Charles Anderson: Mission Accomplished

In Clark County, Nev., administrators tapped a principal and ex-military man to turn around the district’s foodservice program.

Accomplishments

CHARLES ANDERSON has turned CLARK COUNTY SCHOOL DISTRICT's foodservices into a profitable enterprise by:

  • Reorganizing staff, reducing payroll, and making procurement, production and distribution of meals more cost-effective
  • Restructuring the bid process to take advantage of price fluctuations
  • Investing in program enhancements that ensure more children will be able to afford school meals
  • Challenging employees to perform at a higher level and then recognizing them for their efforts 

Cutting staff: The team has tackled each challenge in systematic fashion, starting with reducing staff.

“When I arrived here we had two high schools,” Anderson explains. “Generally, we can run a high school kitchen with six to eight people. The two high schools had 24 employees each. They couldn’t figure out why they weren’t making any money. We can’t afford to have people in jobs unless they are being productive. That’s what’s killing so many districts right now.”

Anderson also reduced staff in the central kitchen, mostly by attrition, to improve the meals-per-man-hour rate.

Next, the department cut three delivery routes in order to make sure that trucks were being used as efficiently as possible. Anderson had discovered that because of poor organization, trucks were sometimes leaving the central kitchen and warehouse only half full.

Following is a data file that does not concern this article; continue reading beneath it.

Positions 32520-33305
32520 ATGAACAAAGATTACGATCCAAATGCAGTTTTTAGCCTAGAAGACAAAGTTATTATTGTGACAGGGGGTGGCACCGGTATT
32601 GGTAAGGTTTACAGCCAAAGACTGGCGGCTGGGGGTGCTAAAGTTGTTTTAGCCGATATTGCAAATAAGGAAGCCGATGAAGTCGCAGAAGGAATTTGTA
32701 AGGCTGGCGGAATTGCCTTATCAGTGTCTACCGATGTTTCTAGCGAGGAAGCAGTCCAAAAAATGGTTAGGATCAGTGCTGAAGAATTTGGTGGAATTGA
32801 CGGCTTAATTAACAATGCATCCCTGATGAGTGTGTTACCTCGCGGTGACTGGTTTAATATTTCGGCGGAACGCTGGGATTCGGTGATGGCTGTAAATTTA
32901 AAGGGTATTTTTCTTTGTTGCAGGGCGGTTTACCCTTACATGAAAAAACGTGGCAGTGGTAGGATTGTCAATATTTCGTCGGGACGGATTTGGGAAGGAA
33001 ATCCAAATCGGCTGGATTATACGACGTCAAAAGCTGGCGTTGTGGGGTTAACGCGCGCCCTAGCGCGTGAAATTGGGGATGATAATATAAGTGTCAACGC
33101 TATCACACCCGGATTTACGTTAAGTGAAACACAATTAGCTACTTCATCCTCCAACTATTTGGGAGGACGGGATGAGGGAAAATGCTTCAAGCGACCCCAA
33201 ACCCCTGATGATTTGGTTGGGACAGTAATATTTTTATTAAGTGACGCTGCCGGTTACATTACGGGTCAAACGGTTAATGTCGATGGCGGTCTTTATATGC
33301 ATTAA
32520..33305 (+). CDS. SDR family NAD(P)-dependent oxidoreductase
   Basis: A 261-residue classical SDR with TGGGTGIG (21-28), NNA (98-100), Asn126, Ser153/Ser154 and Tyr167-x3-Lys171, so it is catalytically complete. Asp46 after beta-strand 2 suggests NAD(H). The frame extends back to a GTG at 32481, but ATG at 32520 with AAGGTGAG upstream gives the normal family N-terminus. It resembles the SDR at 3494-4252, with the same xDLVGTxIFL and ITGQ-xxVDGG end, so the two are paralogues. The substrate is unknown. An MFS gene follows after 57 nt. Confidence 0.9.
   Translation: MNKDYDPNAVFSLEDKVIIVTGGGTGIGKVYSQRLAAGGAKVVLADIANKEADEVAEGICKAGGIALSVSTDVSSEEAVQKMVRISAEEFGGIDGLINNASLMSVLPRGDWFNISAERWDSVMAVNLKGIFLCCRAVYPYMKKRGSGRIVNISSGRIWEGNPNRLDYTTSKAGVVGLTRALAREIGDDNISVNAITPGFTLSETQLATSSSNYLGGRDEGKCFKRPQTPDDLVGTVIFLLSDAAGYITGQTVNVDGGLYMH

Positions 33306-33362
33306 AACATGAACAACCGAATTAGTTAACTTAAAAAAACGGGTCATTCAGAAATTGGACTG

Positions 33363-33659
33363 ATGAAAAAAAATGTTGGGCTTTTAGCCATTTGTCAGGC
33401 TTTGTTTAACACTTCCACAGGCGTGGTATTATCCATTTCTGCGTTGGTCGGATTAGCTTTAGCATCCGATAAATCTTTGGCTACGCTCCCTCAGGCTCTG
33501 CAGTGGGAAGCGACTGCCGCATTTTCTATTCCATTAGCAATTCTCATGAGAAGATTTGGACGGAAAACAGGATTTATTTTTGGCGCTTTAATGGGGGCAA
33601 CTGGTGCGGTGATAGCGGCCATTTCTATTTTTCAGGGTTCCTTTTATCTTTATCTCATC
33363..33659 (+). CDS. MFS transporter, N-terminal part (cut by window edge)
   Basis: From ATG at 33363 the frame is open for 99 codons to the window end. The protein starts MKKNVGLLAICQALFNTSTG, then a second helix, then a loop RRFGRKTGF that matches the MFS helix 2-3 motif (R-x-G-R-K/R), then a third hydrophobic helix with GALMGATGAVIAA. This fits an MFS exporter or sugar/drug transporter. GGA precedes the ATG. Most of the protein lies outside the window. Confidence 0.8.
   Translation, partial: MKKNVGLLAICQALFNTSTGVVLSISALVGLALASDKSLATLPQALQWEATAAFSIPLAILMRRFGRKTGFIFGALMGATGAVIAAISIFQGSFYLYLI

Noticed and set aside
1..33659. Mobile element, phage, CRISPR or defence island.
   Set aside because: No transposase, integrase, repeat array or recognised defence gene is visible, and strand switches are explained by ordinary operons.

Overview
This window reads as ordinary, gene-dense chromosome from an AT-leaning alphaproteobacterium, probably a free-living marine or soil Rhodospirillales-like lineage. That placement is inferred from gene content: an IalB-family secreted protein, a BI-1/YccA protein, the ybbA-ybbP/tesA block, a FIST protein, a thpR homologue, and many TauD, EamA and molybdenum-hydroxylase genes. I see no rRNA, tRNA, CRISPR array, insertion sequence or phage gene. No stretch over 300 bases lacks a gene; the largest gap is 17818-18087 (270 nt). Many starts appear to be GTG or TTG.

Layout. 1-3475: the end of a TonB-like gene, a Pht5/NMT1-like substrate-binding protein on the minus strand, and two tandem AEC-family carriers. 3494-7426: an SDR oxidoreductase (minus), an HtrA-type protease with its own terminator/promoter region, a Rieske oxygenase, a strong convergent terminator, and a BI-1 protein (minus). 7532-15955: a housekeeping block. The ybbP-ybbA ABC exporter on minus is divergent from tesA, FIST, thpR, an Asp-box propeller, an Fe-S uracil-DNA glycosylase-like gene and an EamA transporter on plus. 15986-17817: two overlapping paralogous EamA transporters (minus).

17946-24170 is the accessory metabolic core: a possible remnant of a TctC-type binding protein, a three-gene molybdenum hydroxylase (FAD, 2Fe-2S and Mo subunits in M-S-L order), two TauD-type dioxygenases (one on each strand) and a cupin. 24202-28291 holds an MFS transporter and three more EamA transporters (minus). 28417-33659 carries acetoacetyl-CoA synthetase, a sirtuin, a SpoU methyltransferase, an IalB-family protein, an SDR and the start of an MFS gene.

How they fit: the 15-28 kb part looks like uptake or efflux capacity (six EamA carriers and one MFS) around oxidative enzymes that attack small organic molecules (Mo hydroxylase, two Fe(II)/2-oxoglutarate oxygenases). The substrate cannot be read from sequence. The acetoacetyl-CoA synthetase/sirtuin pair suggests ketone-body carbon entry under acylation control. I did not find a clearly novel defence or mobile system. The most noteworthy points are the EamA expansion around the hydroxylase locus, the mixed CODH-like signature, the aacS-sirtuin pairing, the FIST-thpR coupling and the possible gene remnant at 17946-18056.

The team also reduced warehouse inventory significantly, and Beck, working with the purchasing department, reorganized the bid processes to make them more cost-effective.

Anderson also hit on a way to get a better handle on prices, particularly of volatile items like milk and orange juice. After the district saw a 36% increase in the price of milk from one bid to the next, the department began to keep track of milk futures.

“We kind of got back-doored on that one, and I vowed that it wasn’t going to happen again,” says Anderson. What he found out was that there was a three-month period in which the price of milk actually decreased. But with an annual bid, the district wasn’t seeing any benefit from that price drop. The solution: switch to a quarterly bid adjustment.

The department also has made food safety and training priorities, creating positions for an inspector general and a training officer, and last summer all school cafeteria managers and department heads became certified in ServSafe.

Protecting value: “Here at CCSD we employ not only ROI, which every businessman knows, but VOI—value of investment,” Anderson says. “Is it worth the cost even though there is no revenue produced?”

One thing Anderson says he will not do, however, is cut costs or programs at the expense of the students. The district spends more than $2 million a year to help students and their parents. For example, the district absorbs the extra cost of preparing special meals for students with various medical needs, to the tune of $250,000. The department eliminated the reduced-priced category, instead qualifying all students who fit into that category for free meals.

“The bottom line is, we’re putting a lot of money back into the system to benefit the students,” he says, adding that the cost savings realized through operational efficiencies has allowed the department to do that. What it also has allowed staff to do is make capital improvements in the central kitchen—the department has replaced or upgraded nearly every piece of equipment in the kitchen—which, in turn, makes the kitchen operate more efficiently.